Moon dust may not be as dry as thought

Speaking of the Moon, there are indications that there could be minute but non-zero amounts of water in lunar dust created by solar wind protons smacking into mineral molecules and freeing oxygen, which would in turn combine with the protons (i.e. hydrogen) : Space Dust Possible Source Of Water On Moon And Maybe Even Life On Other Planets – –

Researchers from the University of Hawaii, Manoa, the University of California, Berkeley, and California’s Lawrence Livermore National Laboratory used state-of-the-art electron microscopes to get a close-up look at particles of interplanetary space dust. What they found was that solar wind radiation had changed the outer rims on the silicate minerals in space dust to water, something scientists previously believed to be the case but weren’t able to prove because of limited technology.

Their study, published in the journal the Proceedings of the National Academy of Sciences, concluded that the water found on interplanetary dust forms from the reaction of solar wind and oxygen in the silicate mineral grains. Solar wind, which bombards the particles with ionized hydrogen atoms, reorganized the atoms in the dust particles, leaving oxygen more available to react with hydrogen to create water. Researchers say the implications of finding water on the rims of space dust are huge.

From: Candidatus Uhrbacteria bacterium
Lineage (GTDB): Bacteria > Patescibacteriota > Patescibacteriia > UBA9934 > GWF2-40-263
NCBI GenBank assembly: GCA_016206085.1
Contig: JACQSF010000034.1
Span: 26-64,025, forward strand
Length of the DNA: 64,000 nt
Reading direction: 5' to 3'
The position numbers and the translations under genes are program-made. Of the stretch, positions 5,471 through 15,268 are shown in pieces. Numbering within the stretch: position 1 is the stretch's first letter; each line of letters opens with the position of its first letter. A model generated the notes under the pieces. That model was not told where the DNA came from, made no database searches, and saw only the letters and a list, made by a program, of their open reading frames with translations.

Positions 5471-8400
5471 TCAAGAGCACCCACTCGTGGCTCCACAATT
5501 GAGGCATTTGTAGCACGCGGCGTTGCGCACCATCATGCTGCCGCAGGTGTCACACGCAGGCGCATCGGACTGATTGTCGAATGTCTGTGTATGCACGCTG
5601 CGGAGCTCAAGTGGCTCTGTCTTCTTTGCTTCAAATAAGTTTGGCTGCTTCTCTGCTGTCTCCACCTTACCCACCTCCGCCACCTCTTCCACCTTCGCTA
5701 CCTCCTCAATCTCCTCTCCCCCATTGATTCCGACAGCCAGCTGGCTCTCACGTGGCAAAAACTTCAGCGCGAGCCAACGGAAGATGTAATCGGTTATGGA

Chinese rover Yutu experiences mechanical problem

Yutu, China’s Jade Rabbit rover on the Moon, has some sort of mechanical control issue:  China Exclusive: China’s moon rover experiences abnormality – Xinhua

China’s moon rover, Yutu (Jade Rabbit), has experienced a mechanical control abnormality, and scientists are organizing repairs.

The abnormality occurred due to “complicated lunar surface environment,” the State Administration of Science, Technology and Industry for National Defence (SASTIND) said on Saturday, without giving further details.

The abnormality emerged before the rover entered its second dormancy at dawn on Saturday as the lunar night fell, according to SASTIND.

I’m sure the Chinese team will have a plan on how to deal with the problem when the rover is reactivated after the two week long lunar night is over.

The article goes on to describe various tests and research activities that the rover and the Chang’e 3 lander have been doing for the past lunar day.